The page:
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OLDER WOMEN’S ANXIETY OFTEN ISN’T DIAGNOSED

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Feelings of hostility and anxiety can impair the health of men and women alike, but physicians treating women in midlife often fail to recognize these traits, researchers say.

Doctors examining women patients too often generalize findings from studies of men, said Dr. Sally H. Adams, lead author of a study on health problems of middle-aged, educated women."Health concerns of women during midlife are under-represented in research and clinical practice and the health priorities for women are poorly identified," she said. "As a result, women are at risk for receiving inadequate or inferior medical care and treatment."

The study by scientists from the University of California-San Francisco, the University of Michigan and Wellesley College was presented at the American Psychological Association's first major conference on women's health.

The researchers studied long-term records of more than 400 women in three groups who earned college degrees and began developing careers from the late 1950s to the mid-1960s, a time it called "the beginning of the era of major social transition of women's family and work roles."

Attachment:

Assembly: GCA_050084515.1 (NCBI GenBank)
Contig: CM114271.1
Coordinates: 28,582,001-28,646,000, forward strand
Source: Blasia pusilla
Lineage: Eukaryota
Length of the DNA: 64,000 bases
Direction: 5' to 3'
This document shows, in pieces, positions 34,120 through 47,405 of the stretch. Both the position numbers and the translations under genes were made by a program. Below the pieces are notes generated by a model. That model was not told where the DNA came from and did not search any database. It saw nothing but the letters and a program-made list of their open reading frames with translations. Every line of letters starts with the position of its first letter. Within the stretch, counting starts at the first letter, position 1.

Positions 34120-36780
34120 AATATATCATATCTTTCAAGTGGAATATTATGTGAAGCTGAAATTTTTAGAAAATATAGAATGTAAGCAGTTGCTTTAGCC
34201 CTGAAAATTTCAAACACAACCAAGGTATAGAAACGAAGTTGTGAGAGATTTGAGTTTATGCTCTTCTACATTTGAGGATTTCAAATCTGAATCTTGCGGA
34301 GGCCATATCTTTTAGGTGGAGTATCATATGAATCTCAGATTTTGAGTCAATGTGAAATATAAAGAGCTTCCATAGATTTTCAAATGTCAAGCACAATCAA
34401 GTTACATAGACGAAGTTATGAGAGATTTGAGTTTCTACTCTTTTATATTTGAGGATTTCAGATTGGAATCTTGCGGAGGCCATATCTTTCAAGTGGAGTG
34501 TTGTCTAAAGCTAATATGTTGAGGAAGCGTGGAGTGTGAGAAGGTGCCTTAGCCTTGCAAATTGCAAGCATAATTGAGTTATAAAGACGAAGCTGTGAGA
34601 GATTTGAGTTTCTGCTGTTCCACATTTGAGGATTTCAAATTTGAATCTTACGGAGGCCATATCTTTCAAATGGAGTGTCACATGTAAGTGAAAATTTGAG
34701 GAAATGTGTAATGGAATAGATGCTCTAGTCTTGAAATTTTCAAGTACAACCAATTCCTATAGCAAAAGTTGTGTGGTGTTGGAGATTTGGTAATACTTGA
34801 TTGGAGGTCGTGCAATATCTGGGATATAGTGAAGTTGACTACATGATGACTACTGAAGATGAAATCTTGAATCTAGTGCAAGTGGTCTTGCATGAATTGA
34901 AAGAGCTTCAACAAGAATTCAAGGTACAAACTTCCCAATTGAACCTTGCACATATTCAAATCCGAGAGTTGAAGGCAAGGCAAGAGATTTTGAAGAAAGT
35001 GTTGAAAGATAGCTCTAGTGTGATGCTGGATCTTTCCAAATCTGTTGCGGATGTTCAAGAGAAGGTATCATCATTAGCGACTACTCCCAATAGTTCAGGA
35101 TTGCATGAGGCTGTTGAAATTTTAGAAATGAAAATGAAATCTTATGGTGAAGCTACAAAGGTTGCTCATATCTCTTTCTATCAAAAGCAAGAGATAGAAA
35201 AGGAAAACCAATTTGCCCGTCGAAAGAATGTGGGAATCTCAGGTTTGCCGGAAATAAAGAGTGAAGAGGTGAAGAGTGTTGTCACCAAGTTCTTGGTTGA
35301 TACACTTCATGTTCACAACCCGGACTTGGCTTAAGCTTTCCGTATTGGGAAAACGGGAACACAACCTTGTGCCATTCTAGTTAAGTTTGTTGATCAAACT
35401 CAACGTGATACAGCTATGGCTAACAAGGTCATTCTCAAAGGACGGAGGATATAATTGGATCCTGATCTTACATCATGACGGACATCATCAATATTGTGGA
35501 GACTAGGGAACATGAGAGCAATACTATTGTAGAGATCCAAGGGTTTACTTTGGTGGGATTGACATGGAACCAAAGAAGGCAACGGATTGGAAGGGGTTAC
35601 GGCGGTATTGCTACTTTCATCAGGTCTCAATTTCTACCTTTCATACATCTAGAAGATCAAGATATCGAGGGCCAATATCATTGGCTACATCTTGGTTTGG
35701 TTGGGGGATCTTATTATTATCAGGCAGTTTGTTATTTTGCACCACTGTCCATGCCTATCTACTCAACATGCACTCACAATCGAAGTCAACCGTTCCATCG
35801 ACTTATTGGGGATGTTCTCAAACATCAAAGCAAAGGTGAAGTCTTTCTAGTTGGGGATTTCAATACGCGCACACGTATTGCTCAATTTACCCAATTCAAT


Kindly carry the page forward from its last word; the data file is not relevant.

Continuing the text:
The subjects were studied at ages starting at 27 up to 52. Results revealed that good physical health was associated with low levels of hostility and anxiety, and high levels of "intellectual efficiency" - being able to perform well without suffering undue stress or anxiety.

The researchers concluded that health care providers should work harder to assess the levels of hostility and anxiety in female patients in order to help them manage such characteristics.

Also, they said, doctors should "encourage the development of specific skills such as assertiveness, time management, conflict resolution and interpersonal skills to enhance self-confidence and self-assurance."

One of the authors, Dr. Lillian K. Cartwright, described the work as "a landmark study" because it suggested that personality, family history and many other factors affect health of women in ways that have not yet been quantified.

"While the available data show that women live longer than men and develop chronic life-threatening illnesses later than do men, they also show that women have significantly higher rates of acute illnesses, more days of bed time due to illness, more medication use, and more hospitalizations than do men. In other words, it appears that women live less well than men due to health constraints," the study said.

The authors concluded that intellectual efficiency seems to be a positive health factor.

Though health problems occur for many reasons, including diet, lifestyle and hereditary factors, it's also obvious, the study concluded, that psychological problems such as stress play important roles in physical health problems.

It also found that "hostility, a lower degree of empathy and poorer planning abilities are long term antecedents of poor physical health and consequences of poor psychological health."

- Bill Hendrick, Cox News Service